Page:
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September 17, 2012

Mixed response as Juri draft unveiled

The release of the draft audit legislation by European
Parliaments Committee on Legal Affairs (Juri) rapporteur
 Sajjad Karim has provoked welcoming and concerning comments
from stakeholders.

The long awaited draft excludes some of the most radical reforms
proposed be the European Commission such as pure audit firms, joint
audits and short interval mandatory rotation.

PwC head of public policy and regulatory affairs Pauline Wallace
told the International Accounting Bulletin that the draft shows the
committee recognises the need for high quality audit and supports a
lot of the arguments for what stakeholders have been presenting in
terms of how the market should operate.

“It looks like a reflection of the sort of things that have been
coming out of the debate and certainly reflecting some of the
reviews that were expressed by the European Parliament’s own impact
assessment on the proposal, which were highly critical,” she
said.

Grant Thornton International director Nick Jeffrey said he was
hoping for a bit more from the draft, but the outcomes are mainly
in line with the expectations.

“The whole idea of this process was to improve the situation for
investors and the proposals went quit a long way in doing so coming
out of the commission, but I think Karim’s version takes it back a
bit from what the investors were looking for,” he told the
IAB.

in order to address lengthily audit tenders Karim proposes a cap of
25 years for an audit engagement forcing the firm to change its
auditor.
Wallace believes this debate is “wrong” .
“There is absolutely no basis for arguing that auditors cease to be
independent over a certain time period, the mere fact of duration
is not the issue. The issue is whether audit committees are making
judgments based on the right decisions at the right time and
getting the right quality audits at the best price for their
business,” she said.

“And that is not something that you can arbitrarily say there needs
to be a cut off date and after that this person is not right to do
the audit. It’s much more appropriate to say ‘how should they be
testing the market, how should they be looking at making the
process of assessing the quality of their auditors as transparent
as possible?’”

Jeffrey said the 25 year retendering provision has no change on the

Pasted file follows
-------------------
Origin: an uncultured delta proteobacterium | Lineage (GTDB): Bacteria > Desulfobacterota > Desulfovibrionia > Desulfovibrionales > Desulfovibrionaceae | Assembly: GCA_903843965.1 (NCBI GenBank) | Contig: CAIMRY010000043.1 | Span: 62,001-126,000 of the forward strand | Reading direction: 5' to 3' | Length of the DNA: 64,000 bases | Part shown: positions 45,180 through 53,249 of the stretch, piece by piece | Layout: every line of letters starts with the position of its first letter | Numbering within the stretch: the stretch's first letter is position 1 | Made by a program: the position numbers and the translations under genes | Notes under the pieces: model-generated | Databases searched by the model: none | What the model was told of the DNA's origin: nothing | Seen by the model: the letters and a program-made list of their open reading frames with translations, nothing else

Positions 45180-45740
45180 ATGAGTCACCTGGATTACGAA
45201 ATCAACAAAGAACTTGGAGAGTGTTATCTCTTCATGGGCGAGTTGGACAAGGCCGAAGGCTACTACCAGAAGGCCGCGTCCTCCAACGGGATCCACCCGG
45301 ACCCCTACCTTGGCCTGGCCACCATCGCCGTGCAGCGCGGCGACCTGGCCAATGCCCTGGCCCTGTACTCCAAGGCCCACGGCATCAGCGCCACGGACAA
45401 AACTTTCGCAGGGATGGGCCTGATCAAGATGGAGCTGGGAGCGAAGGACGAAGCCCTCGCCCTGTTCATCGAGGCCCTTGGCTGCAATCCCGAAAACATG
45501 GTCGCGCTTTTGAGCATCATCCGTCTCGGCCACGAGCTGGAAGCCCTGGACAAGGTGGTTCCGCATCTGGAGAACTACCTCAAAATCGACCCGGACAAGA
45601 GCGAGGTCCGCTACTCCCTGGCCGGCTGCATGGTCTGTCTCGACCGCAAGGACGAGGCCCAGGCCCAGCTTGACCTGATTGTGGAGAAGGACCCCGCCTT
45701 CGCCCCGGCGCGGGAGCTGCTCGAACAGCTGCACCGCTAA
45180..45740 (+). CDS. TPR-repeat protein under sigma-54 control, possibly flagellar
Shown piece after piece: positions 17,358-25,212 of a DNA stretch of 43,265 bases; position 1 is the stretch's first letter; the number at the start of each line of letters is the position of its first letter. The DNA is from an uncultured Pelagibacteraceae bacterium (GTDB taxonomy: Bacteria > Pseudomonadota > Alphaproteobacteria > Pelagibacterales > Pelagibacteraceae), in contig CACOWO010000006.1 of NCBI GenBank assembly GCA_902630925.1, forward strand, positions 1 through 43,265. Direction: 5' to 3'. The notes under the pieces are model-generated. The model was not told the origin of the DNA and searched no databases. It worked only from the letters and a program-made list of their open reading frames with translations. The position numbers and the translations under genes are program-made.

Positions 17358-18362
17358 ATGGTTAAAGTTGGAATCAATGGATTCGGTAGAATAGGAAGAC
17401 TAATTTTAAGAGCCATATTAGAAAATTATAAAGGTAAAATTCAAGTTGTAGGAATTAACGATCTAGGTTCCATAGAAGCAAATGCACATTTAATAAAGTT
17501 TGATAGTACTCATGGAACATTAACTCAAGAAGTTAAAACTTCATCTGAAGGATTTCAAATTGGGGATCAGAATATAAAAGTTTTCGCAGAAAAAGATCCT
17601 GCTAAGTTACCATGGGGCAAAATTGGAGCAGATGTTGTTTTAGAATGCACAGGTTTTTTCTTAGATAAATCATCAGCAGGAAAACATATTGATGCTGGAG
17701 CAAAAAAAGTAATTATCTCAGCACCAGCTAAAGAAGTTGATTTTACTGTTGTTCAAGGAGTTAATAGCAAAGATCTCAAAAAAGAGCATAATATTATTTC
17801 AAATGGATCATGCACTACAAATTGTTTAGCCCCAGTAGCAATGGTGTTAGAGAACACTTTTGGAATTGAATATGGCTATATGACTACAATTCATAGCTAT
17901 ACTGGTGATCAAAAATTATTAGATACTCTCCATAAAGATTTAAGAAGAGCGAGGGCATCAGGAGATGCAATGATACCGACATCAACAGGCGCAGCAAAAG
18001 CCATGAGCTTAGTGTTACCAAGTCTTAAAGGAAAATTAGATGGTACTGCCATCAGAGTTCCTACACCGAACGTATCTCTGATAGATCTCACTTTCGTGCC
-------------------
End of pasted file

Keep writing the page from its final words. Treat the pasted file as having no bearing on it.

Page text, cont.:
market in effect.
“This measure risks unintended consequence of speeding up
concentration in the market. The market is already very Big Four
concentrated and this measure could only speed up the concentration
among the four large firms,” he says.

The audit reform still has a way to go and Jeffrey believes Karim’s
report was a predictable start, however there still could be a deep
debate and review before the final legislation is ready for the
parliament’s vote.

Wallace also anticipates further debate and says the Economic and
Monetary Affairs Committee (ECON),  which is to issue its
draft report later this month, has it’s hand full with many
pressing issues.

“The fact is that as the impact assessment indicates there is no
evidence that what’s being proposed actually responds in any way to
the financial crisis and understandably Econ’s priority is looking
at the fall out from the financial crisis which is still going on,”
she said.

Disagreements within Juri

The debate within the Juri committee before
the release of the draft has at times been heated with some MEP
member accusing Karim of being influenced by Big Four lobbyist and
for being too pro-business.

 Juri member and Spanish MEP Antonio Masip Hidalgo’s office
told the IAB the draft is a major lost opportunity to reform a
market in need of competition.

“Karim’s  Draft Report defies the spirit of reform showed by
the European Commission in its proposal. We expected that the
financial crisis would pave the way for reform but it seems Mr
Karim sees everything is going well,” a spokesperson for Hildago
said.

When asked about  the commonly mentioned pressures from the
lobbyist teh spokesperson said:  “The lobby of the Big Four in
Brussels is very hard and leaves smaller and medium firms voiceless
as they do not have the same resources to influence on the European
institutions.

As a result MEPs receive one-sided information which might prevent
them to see the whole picture of the market”.

Going forward Hildago’s office believes Karim’s thoughts might be
inline with the political majority within the EU Parliament
“If Karim is side by side with the European People’s Party, he
might have lee way to turn down the EC proposals in the face of the
current right-wing majority in European Parliament.”

Karim is to present the report on 17 or 18 September and the
Economic and Monetary Affairs Committee (ECON) is then expected to
give its opinion in November.

A formal agreement of a final text that will then go to EU
Parliament for debate could emerge by the end of 2012.

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